History
Nazi Germany
Name: U-314
Ordered: 25 August 1941
Builder: Flender Werke, Lübeck
Yard number: 314
Laid down: 9 June 1942
Launched: 17 April 1943
Commissioned: 10 June 1943
Fate: Sunk, January 1944 by British warships[1]
General characteristics
Class and type: Type VIIC submarine
Displacement:
  • 769 tonnes (757 long tons) surfaced
  • 871 t (857 long tons) submerged
Length:
Beam:
  • 6.20 m (20 ft 4 in) o/a
  • 4.70 m (15 ft 5 in) pressure hull
Height: 9.60 m (31 ft 6 in)
Draught: 4.74 m (15 ft 7 in)
Installed power:
  • 2,800–3,200 PS (2,100–2,400 kW; 2,800–3,200 bhp) (diesels)
  • 750 PS (550 kW; 740 shp) (electric)
Propulsion:
Speed:
  • 17.7 knots (32.8 km/h; 20.4 mph) surfaced
  • 7.6 knots (14.1 km/h; 8.7 mph) submerged
Range:
  • 8,500 nmi (15,700 km; 9,800 mi) at 10 knots (19 km/h; 12 mph) surfaced
  • 80 nmi (150 km; 92 mi) at 4 knots (7.4 km/h; 4.6 mph) submerged
Test depth:
  • 230 m (750 ft)
  • Crush depth: 250–295 m (820–968 ft)
Complement: 4 officers, 40–56 enlisted
Armament:
Service record[2][3]
Part of:
Commanders:
  • Kptlt. Georg-Wilhelm Basse
  • 10 June 1943 – 30 January 1944
Operations:
  • 1st patrol: 22 December 1943 – 14 January 1944
  • 2nd patrol: 25–30 January 1944
Victories: None

German submarine U-314 was a Type VIIC U-boat of Nazi Germany's Kriegsmarine during World War II. The submarine was laid down on 9 June 1942 at the Flender Werke yard at Lübeck as yard number 314, launched on 17 April 1943 and commissioned on 10 June under the command of Kapitänleutnant Georg-Wilhelm Basse.

During her short career, the U-boat sailed on two combat patrols, but sank no ships before she was sunk on 30 January 1944. She was a member of four wolfpacks.[2]

Design

German Type VIIC submarines were preceded by the shorter Type VIIB submarines. U-314 had a displacement of 769 tonnes (757 long tons) when at the surface and 871 tonnes (857 long tons) while submerged.[4] She had a total length of 67.10 m (220 ft 2 in), a pressure hull length of 50.50 m (165 ft 8 in), a beam of 6.20 m (20 ft 4 in), a height of 9.60 m (31 ft 6 in), and a draught of 4.74 m (15 ft 7 in). The submarine was powered by two Germaniawerft F46 four-stroke, six-cylinder supercharged diesel engines producing a total of 2,800 to 3,200 metric horsepower (2,060 to 2,350 kW; 2,760 to 3,160 shp) for use while surfaced, two Garbe, Lahmeyer & Co. RP 137/c double-acting electric motors producing a total of 750 metric horsepower (550 kW; 740 shp) for use while submerged. She had two shafts and two 1.23 m (4 ft) propellers. The boat was capable of operating at depths of up to 230 metres (750 ft).[4]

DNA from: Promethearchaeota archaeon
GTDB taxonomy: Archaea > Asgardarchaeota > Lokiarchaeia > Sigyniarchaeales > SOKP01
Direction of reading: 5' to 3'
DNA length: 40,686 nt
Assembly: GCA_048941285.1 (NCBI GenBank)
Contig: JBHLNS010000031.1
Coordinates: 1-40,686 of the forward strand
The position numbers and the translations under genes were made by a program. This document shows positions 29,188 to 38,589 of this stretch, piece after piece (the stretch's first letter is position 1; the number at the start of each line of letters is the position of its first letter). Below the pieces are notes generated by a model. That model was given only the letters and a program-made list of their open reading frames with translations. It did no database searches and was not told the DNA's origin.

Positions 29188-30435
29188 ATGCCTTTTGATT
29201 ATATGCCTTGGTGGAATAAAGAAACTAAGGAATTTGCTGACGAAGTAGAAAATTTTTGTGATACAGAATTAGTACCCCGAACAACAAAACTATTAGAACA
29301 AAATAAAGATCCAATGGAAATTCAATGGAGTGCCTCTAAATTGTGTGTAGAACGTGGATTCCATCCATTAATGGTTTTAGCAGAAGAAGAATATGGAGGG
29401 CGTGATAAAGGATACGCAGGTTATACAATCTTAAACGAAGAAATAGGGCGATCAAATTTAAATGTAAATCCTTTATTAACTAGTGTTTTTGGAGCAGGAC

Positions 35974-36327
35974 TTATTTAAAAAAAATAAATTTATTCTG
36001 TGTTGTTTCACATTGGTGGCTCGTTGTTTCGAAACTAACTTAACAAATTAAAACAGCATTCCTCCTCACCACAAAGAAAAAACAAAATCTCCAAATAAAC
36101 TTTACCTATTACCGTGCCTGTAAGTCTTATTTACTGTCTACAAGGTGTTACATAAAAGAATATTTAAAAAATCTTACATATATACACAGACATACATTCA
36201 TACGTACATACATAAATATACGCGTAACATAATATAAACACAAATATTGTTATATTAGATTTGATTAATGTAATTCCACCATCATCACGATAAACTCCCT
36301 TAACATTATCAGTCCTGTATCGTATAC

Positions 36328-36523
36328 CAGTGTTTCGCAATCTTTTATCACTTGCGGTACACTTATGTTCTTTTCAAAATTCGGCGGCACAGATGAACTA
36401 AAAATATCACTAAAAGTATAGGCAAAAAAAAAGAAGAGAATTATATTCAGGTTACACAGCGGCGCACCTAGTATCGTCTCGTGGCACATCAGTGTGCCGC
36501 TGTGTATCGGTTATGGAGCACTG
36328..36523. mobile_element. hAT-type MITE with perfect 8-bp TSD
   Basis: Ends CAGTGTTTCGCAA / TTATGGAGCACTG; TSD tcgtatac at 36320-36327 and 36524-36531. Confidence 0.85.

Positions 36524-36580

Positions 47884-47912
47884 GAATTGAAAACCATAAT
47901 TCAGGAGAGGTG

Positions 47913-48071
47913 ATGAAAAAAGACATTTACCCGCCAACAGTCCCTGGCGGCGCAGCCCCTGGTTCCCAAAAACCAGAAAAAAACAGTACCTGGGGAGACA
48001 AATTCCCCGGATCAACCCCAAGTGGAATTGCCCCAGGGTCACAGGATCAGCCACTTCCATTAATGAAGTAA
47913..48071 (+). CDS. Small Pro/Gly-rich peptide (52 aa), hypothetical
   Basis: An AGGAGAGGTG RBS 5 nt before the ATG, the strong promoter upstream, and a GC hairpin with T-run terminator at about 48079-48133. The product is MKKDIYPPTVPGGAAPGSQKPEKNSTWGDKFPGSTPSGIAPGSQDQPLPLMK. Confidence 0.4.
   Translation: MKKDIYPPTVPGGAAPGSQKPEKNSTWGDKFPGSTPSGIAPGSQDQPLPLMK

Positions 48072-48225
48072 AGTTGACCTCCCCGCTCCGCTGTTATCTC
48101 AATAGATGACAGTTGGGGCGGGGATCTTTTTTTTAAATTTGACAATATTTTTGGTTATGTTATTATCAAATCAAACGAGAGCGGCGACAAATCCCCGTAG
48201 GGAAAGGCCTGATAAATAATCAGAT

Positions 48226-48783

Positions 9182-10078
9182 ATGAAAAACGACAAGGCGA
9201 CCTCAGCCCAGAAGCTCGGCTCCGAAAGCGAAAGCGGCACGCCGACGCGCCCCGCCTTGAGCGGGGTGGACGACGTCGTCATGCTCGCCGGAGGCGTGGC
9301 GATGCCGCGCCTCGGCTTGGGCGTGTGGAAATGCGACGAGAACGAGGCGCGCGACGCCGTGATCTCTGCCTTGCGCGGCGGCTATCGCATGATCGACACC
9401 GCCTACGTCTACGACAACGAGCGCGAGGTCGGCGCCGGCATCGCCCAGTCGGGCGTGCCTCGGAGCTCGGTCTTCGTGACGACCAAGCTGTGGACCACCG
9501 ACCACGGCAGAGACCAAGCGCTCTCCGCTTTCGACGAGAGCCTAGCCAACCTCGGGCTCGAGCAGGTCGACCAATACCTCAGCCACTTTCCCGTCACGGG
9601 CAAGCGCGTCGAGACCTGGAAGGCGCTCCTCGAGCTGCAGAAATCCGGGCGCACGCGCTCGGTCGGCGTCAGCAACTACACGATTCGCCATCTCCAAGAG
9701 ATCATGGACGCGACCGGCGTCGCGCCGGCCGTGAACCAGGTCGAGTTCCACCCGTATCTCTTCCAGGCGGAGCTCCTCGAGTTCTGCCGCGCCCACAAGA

The submarine had a maximum surface speed of 17.7 knots (32.8 km/h; 20.4 mph) and a maximum submerged speed of 7.6 knots (14.1 km/h; 8.7 mph).[4] When submerged, the boat could operate for 80 nautical miles (150 km; 92 mi) at 4 knots (7.4 km/h; 4.6 mph); when surfaced, she could travel 8,500 nautical miles (15,700 km; 9,800 mi) at 10 knots (19 km/h; 12 mph). U-314 was fitted with five 53.3 cm (21 in) torpedo tubes (four fitted at the bow and one at the stern), fourteen torpedoes, one 8.8 cm (3.46 in) SK C/35 naval gun, 220 rounds, and two twin 2 cm (0.79 in) C/30 anti-aircraft guns. The boat had a complement of between forty-four and sixty.[4]

Service history

The boat's service life began with training with the 8th U-boat Flotilla from June 1943. She was then transferred to the 11th flotilla for operations on 1 January 1944.

1st patrol

U-314's first patrol took her to the Barents Sea, then south of Bear Island. She departed from Trondheim in Norway on 22 December 1943; the patrol finished at Hammerfest, northeast of Narvik, on 14 January 1944.

2nd patrol and loss

The boat left Hammerfest on 25 January 1944. She was sunk on the 30th by depth charges dropped by the British destroyers HMS Whitehall and Meteor southeast of Bear Island.[5]

Forty-nine men died; there were no survivors.

Wolfpacks

U-314 took part in four wolfpacks, namely.

  • Eisenbart (24 December 1943 - 5 January 1944)
  • Isegrim (5–13 January 1944)
  • Isegrim (25–27 January 1944)
  • Werwolf (27–30 January 1944)

See also

References

  1. ^ Kemp 1999, p. 166.
  2. ^ a b Helgason, Guðmundur. "The Type VIIC boat U-314". German U-boats of WWII - uboat.net. Retrieved 18 August 2012.
  3. ^ Helgason, Guðmundur. "War Patrols by German U-boat U-314". German U-boats of WWII - uboat.net. Retrieved 18 August 2012.
  4. ^ a b c d Gröner 1991, pp. 43-46.
  5. ^ Hofmann, Markus. "U 314". Deutsche U-Boote 1935-1945 - u-boot-archiv.de (in German). Retrieved 26 December 2014.

Bibliography

  • Busch, Rainer; Röll, Hans-Joachim (1999). German U-boat commanders of World War II : a biographical dictionary. Translated by Brooks, Geoffrey. London, Annapolis, Md: Greenhill Books, Naval Institute Press. ISBN 1-55750-186-6.
  • Busch, Rainer; Röll, Hans-Joachim (1999). Deutsche U-Boot-Verluste von September 1939 bis Mai 1945 [German U-boat losses from September 1939 to May 1945]. Der U-Boot-Krieg (in German). IV. Hamburg, Berlin, Bonn: Mittler. ISBN 3-8132-0514-2.
  • Gröner, Erich; Jung, Dieter; Maass, Martin (1991). U-boats and Mine Warfare Vessels. German Warships 1815–1945. 2. Translated by Thomas, Keith; Magowan, Rachel. London: Conway Maritime Press. ISBN 0-85177-593-4.
  • Kemp, Paul (1999). U-Boats Destroyed - German Submarine Losses in the World Wars. London: Arms & Armour. ISBN 1-85409-515-3.

External links

  • Helgason, Guðmundur. "The Type VIIC boat U-314". German U-boats of WWII - uboat.net. Retrieved 26 December 2014.
  • Hofmann, Markus. "U 314". Deutsche U-Boote 1935-1945 - u-boot-archiv.de (in German). Retrieved 26 December 2014.

Coordinates: 73°41′N 24°30′E / 73.683°N 24.500°E / 73.683; 24.500